Me in the Middle Introducing Guest Blogger, Nancy of Practically Wise

“For death is part of the human experience. I think we must respond when we are called upon to bear witness to suffering. We may feel hopeless because we can’t make the pain go away. And ultimately, we can’t stop death. Yet our willingness to simply be there leads us to greater compassion and greater wisdom. We become more fully human.”




Keeping a Home, Keeping a Legacy

“The ordinary arts we practice every day at home are of more importance to the soul than their simplicity might suggest.” –Sir Thomas More

My grandma, who passed earlier this spring, was a woman who had led a simple life. A typical life even, common to many of her era. Her immigrant parents, from the “old country,” came to the U.S. as young adults and eventually settled in Detroit, Michigan. Grandma was born in 1916, the younger of two children. She took her high school education to a typing job at the phone company and then to a real estate agency. She gave up full-time work after she married my grandpa in order to raise a family. They too lived in Detroit. She would take the bus to Hudson’s department store with her two young daughters, outfitted in true 1950s fashion in matching dress coats and tams, looking like tiny models out of a catalog. Her home was spic ‘n span clean with the décor arranged just so. And of course, she cooked. Hearty meals of roast beef or macaroni and cheese, with endless pleas to have some more, don’t let it go to waste.

Yet for such an ordinary life, the struggle at the very end of her life’s journey was extraordinary in the fear and agony she experienced as her body declined. Being with my grandma during her final, wretched days was heartrending. Months later, I am still processing the emotions from those mere handful of days. As Jane Austen would have said, it has “required a long application of solitude and reflection to recover.” Talking, and especially writing, has helped me find perspective. This essay is taken in part from the eulogy I delivered at my grandmother’s funeral.


There are some, like my late grandfather, who have a zest for life. He owned a succession of small businesses, owned a sailboat, and organized rafting trips down a raging river in Virginia. But every adventurer needs a solid anchor back home, making that home and keeping it.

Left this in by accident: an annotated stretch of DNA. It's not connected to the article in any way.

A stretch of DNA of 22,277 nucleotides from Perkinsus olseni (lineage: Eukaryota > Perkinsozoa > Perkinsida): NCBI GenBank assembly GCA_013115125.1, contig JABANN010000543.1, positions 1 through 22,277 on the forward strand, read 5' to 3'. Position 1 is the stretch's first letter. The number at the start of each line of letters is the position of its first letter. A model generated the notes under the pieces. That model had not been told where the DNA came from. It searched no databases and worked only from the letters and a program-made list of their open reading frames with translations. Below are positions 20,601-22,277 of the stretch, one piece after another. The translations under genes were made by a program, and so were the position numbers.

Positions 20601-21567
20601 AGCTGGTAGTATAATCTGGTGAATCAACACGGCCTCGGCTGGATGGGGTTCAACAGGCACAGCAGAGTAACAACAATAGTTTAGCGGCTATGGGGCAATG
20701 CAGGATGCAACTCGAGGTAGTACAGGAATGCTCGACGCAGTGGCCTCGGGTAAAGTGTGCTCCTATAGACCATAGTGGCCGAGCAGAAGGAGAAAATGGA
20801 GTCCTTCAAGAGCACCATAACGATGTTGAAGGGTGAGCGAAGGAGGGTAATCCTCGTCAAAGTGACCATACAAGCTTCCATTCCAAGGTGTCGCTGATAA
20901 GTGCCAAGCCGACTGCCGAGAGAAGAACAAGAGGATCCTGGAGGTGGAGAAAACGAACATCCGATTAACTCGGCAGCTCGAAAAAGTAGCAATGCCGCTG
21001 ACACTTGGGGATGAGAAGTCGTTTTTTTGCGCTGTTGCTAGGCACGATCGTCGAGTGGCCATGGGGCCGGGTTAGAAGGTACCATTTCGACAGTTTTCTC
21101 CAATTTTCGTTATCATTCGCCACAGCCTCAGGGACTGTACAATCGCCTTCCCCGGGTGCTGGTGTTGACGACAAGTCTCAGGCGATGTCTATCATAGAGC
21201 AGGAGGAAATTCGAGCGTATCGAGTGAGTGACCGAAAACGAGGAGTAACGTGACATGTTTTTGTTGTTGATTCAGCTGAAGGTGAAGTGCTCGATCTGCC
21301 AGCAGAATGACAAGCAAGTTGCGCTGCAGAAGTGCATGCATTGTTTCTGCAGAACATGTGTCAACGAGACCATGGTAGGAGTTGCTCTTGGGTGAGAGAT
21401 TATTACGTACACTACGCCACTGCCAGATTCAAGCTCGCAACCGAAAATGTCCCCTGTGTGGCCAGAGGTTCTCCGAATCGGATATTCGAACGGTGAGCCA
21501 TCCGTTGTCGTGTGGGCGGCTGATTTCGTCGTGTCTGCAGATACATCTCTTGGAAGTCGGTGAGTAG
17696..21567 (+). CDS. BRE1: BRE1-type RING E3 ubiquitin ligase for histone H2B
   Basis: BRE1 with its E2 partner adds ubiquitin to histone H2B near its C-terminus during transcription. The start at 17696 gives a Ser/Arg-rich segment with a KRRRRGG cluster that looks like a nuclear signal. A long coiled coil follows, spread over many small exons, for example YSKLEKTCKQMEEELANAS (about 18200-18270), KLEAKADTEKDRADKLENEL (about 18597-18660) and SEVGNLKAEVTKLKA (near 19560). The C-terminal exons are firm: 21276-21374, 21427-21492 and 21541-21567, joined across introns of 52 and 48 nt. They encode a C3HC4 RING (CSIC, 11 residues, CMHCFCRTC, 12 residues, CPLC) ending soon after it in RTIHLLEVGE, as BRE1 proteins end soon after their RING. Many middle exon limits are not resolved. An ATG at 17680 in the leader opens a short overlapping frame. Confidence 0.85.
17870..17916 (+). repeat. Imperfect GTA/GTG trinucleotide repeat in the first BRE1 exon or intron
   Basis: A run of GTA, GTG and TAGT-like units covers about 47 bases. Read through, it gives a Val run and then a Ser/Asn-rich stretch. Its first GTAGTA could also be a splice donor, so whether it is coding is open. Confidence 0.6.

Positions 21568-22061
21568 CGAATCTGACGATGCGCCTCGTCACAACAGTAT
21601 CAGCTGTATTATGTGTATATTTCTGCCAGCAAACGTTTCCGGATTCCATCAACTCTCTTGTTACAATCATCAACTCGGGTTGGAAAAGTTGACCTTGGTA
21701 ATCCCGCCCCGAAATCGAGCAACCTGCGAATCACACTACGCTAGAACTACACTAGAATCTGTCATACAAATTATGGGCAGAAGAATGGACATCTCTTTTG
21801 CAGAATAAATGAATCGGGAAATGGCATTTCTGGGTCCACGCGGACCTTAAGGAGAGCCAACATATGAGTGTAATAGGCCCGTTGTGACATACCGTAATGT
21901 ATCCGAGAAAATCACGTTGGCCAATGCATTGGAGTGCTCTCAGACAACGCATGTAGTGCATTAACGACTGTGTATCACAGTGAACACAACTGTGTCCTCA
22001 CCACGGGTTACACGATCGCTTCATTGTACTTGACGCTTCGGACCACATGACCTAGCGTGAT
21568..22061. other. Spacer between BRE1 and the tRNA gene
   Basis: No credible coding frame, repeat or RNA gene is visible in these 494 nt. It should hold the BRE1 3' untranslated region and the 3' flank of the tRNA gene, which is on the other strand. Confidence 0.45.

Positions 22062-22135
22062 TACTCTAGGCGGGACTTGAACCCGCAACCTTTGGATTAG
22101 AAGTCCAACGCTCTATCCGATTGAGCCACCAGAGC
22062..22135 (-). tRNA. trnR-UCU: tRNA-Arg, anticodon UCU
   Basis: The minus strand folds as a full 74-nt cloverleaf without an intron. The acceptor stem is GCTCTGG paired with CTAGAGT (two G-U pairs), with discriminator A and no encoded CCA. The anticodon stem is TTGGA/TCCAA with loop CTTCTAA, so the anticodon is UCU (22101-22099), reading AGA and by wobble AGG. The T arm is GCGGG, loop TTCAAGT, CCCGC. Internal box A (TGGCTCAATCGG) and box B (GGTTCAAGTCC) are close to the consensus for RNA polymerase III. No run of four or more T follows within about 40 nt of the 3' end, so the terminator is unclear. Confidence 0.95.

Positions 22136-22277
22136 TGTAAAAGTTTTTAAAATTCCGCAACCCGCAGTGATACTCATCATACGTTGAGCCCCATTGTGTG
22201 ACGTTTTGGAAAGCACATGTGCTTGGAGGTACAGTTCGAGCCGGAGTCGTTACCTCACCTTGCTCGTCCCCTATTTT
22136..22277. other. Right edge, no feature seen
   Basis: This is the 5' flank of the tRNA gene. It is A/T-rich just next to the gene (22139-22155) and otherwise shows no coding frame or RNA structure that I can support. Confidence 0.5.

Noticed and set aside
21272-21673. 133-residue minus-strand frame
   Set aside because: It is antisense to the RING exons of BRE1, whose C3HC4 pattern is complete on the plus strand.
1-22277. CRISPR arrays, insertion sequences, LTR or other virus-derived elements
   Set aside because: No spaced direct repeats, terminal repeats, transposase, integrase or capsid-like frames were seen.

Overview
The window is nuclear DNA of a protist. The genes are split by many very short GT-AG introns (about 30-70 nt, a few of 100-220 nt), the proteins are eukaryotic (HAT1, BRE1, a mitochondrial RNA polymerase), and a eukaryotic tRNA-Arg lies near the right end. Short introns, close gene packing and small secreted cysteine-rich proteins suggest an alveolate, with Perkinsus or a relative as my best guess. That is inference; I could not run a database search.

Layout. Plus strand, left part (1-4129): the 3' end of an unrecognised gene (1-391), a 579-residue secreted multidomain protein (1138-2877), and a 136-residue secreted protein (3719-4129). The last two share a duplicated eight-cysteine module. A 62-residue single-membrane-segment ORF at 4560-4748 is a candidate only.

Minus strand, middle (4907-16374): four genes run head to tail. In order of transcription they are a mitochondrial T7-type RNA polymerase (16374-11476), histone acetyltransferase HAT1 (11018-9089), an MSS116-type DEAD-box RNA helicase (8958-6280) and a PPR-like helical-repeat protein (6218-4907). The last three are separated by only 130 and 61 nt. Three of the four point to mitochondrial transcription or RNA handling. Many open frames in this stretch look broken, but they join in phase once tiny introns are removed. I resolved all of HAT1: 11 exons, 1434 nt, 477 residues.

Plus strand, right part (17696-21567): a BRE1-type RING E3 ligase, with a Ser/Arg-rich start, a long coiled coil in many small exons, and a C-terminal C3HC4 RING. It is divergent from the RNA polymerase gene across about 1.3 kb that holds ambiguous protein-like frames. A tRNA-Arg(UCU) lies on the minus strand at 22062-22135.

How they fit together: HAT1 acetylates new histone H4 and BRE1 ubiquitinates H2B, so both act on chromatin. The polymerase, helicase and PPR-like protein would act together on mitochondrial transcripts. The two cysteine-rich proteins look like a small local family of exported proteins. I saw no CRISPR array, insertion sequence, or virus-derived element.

Such a simple-sounding verb, to keep. Yet it means more than mere tending. The art of keeping includes an array of responsibilities: being able to form strong habits, fulfilling your part of an ongoing agreement, and preserving long-standing traditions. At our best, we keep friends and promises; we keep Christmas in our hearts; we keep a home for those we love most.

My grandma was a home maker, and a keeper of that home. There’s a how-to book, Home Comforts by Cheryl Mendelson, that I came across several years ago. In it, Mendelson suggests that many of us underappreciate the value of a well-kept home. She explains it like this:

“Housekeeping creates cleanliness, order, regularity, beauty, the conditions for health and safety, and a good place to do and feel all the things you wish and need to do and feel in your home…it is your housekeeping that makes your home alive, that turns it into a small society in its own right, a vital place with its own ways and rhythms, the place where you can be more yourself than you can be anywhere else.”

That was my grandma’s house. No matter what calamities were occurring in the world or what stresses we faced in our personal spheres, time spent at Grandma’s was restorative, a reminder that structure and comfort will always exist because they can be created with readily abundant supplies: diligence and love. She made homemaking a practice. A practice she worked at every day, creating—and keeping—a warm, inviting home for us, her small society of family she loved so dearly. A home and hub that for decades structured our lives, brought us happiness, and from which multiple generations would make our way in the world.


In her last years, Grandma lived in an senior apartment that offered some care assistance. Her apartment, with its kitchenette and small living room, was still a home in the sense that she could receive guests. They could gather at her table or sit around the TV. Toward the end, however, we had to move Grandma to a nursing home, which was little more than a glorified hospital room, short on both privacy and space for visitors. Although she would be in the nursing home less than three months, moving her there more than anything signaled the beginning of the end. Not only was she facing the physical decline of her body, she was also losing her role, her place in life as homemaker and hostess.